Monday digest

Posted 3 July 2023

Overview: A glass half-full half year
The second quarter ended with positive sentiment towards global risk assets (Although UK assets have fared less well), a surprising turnaround given the black clouds that gathered back in March amid the  US regional bank crisis. Markets have responded well to more earnings positivity from analysts, but the biggest change has been in their reaction to valuations. Developed world equity indices have doubled up on rising underlying profit expectations with rises in the price-to-earnings multiples applied on top of those earnings. This sign of increased investor optimism may perhaps be lack of pessimism, a sense that the downside is protected, following the experience of renewed central bank support in the aftermath of the US banking crisis.

Somewhat contradictory, manufacturing sentiment (the outlook from businesses rather than the analysts covering them), has continued to show looming recession. This has been particularly evident in Europe, despite the easing of energy price pressures. Furthermore, June’s purchasing managers’ index (PMI) data saw the service side of the economy also gradually turning less positive and manufacturing more negative. Europe was notable for quite a sharp decline across the board, while China’s June reading is estimated to slide back to about 52.8 which would probably mean a World Composite PMI reading of about 52.7.

The European Central Bank (ECB) held its annual symposium in Singa, Portugal last week and leading central bankers from across the world spoke. The tone ranged from mild to bloody-clawed hawkishness, and convinced money markets to factor in more short-term rate rises. Bond yields duly reacted and moved higher, yet equities gave the event a ‘whatever’ shrug. Perhaps investors believe that the impacts of inflation may be less problematic for the financial and economic system than previously feared. Perhaps the central banks also think so. They certainly have not been as hawkish as their rhetoric.

The other intriguing aspect of the past quarter was the lack of corporate bankruptcies and default. In the US, following Silicon Valley Bank’s demise, investors were on the lookout for signs of default contagion. Although there were a few, most would say that it did not become a problem. In the UK, the same could have been said right up until the news concerning Thames Water. The 2021 Bulb bankruptcy was an example of how a utility company can be caught between costs, competition and price caps. Thames Water is potentially of a different magnitude. Perhaps most important will be the impacts on current equity holders, generally pension funds. In itself, the Thames Water situation is not likely to precipitate a crisis. Nevertheless, large debtors with problems are things we should watch closely, as much perhaps as hitherto deemed ultra-safe infrastructure investments.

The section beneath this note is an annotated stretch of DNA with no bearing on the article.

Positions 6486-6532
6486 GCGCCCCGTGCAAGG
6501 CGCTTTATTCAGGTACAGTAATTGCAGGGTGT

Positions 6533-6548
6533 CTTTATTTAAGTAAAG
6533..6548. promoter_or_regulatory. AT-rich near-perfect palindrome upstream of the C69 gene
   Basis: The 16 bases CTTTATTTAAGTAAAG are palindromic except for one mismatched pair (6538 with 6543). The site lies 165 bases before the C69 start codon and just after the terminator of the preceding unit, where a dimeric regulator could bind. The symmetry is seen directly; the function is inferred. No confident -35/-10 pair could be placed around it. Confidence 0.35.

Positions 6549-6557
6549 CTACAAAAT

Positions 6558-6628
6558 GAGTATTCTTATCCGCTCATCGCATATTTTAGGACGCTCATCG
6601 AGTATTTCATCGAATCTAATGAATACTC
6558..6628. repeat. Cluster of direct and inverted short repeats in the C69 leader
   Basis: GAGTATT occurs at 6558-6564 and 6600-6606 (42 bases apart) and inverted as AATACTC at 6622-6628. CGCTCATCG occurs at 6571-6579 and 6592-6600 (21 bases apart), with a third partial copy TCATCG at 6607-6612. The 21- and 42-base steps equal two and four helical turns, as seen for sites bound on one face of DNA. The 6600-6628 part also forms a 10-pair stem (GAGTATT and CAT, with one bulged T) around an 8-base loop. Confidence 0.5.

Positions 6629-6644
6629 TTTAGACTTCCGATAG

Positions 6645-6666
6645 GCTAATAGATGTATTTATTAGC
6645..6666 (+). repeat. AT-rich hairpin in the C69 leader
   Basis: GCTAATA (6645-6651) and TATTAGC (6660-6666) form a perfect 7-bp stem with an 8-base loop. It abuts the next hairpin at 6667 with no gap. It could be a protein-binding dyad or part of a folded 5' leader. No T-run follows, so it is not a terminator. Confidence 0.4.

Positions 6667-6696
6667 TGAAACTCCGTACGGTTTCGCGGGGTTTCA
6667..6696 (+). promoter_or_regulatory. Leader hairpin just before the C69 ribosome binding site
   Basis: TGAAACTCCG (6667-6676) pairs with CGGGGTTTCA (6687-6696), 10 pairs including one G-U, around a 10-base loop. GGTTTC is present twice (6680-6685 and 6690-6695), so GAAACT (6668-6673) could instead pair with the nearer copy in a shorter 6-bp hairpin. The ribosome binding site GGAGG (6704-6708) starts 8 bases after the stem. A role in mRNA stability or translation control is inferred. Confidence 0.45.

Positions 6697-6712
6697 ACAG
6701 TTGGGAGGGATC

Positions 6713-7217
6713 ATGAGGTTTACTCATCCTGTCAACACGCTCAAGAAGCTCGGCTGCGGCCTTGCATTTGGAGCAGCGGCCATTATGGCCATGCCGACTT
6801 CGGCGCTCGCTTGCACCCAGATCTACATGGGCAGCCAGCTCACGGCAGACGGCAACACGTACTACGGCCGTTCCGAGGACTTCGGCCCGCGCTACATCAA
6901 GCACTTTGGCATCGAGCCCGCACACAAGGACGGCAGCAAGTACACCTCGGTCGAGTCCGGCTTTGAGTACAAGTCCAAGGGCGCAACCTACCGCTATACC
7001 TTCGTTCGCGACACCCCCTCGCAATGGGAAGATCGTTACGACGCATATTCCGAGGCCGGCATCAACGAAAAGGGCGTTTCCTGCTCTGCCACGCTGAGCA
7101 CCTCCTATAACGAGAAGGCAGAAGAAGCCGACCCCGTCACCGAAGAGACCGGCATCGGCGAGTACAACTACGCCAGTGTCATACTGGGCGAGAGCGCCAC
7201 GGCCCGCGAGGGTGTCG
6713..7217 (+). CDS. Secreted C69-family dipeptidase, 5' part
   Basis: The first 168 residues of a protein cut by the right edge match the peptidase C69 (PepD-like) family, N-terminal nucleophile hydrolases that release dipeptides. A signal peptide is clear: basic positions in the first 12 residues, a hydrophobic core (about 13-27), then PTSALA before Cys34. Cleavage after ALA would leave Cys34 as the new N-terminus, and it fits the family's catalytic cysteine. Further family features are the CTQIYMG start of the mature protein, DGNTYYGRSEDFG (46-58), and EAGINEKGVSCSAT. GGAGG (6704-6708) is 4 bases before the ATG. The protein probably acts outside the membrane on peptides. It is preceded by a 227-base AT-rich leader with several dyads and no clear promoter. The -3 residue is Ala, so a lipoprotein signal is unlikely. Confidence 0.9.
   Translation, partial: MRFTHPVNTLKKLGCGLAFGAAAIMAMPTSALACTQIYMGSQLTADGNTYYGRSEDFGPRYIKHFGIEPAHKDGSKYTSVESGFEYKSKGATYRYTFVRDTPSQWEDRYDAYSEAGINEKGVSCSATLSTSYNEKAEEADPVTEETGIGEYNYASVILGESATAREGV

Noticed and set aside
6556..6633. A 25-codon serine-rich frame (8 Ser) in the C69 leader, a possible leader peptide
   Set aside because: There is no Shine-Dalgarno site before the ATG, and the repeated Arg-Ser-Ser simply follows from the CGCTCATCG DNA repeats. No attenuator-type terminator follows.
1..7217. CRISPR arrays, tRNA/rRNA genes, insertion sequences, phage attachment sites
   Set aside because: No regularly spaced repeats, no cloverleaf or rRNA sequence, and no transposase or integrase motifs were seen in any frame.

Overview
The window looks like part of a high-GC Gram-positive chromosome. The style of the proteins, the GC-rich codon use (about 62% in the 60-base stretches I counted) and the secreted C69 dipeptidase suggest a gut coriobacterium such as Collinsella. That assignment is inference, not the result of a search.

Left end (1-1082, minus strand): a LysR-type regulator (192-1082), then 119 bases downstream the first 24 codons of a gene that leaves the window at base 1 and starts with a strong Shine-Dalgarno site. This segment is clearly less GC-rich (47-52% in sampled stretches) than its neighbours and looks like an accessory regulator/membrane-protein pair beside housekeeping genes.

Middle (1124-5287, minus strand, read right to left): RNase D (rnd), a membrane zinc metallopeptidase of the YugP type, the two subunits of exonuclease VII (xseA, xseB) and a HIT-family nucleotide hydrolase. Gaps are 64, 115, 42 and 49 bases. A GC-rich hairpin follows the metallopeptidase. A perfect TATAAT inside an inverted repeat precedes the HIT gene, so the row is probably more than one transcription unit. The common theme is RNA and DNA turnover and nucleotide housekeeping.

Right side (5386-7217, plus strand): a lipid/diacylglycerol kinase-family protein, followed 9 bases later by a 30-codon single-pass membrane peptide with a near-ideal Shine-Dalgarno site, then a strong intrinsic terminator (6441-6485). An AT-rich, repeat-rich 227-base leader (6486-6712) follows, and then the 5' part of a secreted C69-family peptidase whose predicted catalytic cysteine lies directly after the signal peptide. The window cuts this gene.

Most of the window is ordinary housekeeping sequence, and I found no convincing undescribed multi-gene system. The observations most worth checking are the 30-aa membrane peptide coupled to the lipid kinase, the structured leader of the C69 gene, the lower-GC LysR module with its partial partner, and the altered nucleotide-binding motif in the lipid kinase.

The heat of June is forecast to give way to a cooler July in Europe. We hope the relative calm experienced by equity markets in June will carry on regardless of the weather.

Markets don’t listen to Wagner
After Yevgeny Prigozhin launched (and quickly retracted) his Wagner rebellion, global stocks and bonds did not budge. The biggest geopolitical event since the Ukraine war began was not even a blip for investors. This is understandable as far as equities go. Russian assets were removed from westerners’ investment universe as soon as Putin launched his invasion, and the remaining trade links between companies have been almost entirely dismantled since then. What is perhaps more surprising is that oil and gas markets were similarly unmoved.

This is a far cry from a year ago, when Russia’s military and political exploits felt like the dominant driver of global – and particularly European – energy prices. Brent crude nearly doubled in price during the build-up to Russia’s war, while Dutch TTF, the European natural gas futures index, more than doubled in just the last two weeks of February 2022. The spikes were even greater when Russia cut the European Union (EU) off from pipeline imports. Still, markets hate instability, and a Russian civil war could destabilise energy supplies again. And, while Europe is far less reliant on Russian gas than it was, it would be a big overstatement to say the continent is unaffected by Russia’s supply situation. 12.9% of the EU’s imports is no insignificant amount in absolute terms. Moreover, the fact that Russian supply is no longer going to the west does not mean it is unimportant for global energy markets. It is now clear that Russian oil and gas has made its way to Asia, whose imports from elsewhere have adjusted downward.

Saudi Arabia recently signalled it would further cut its oil production in response to weak global demand. This is believed to be in large part down to overproduction in Russia, as it tries to pump out supply for much-needed funding. With the ongoing slowdown in the global economy – and even looming recessions in many parts of the world – the biggest swing factor in energy markets is the lack of demand, rather than supply. This puts big suppliers like Russia in a much weaker position than they were a year ago.

Much has been written about perceived Putin weakness following the botched rebellion – backed up by Ukrainian peace discussions with a host of developing nations, including China. But we should not assume that either his grip on domestic power or desire to take Ukraine has been diminished by this. What all this does suggest, however, is that Russia can only afford to keep fighting for so long. That, together with Ukraine’s dwindling counteroffensive, increases the likelihood of a ceasefire in the medium term.

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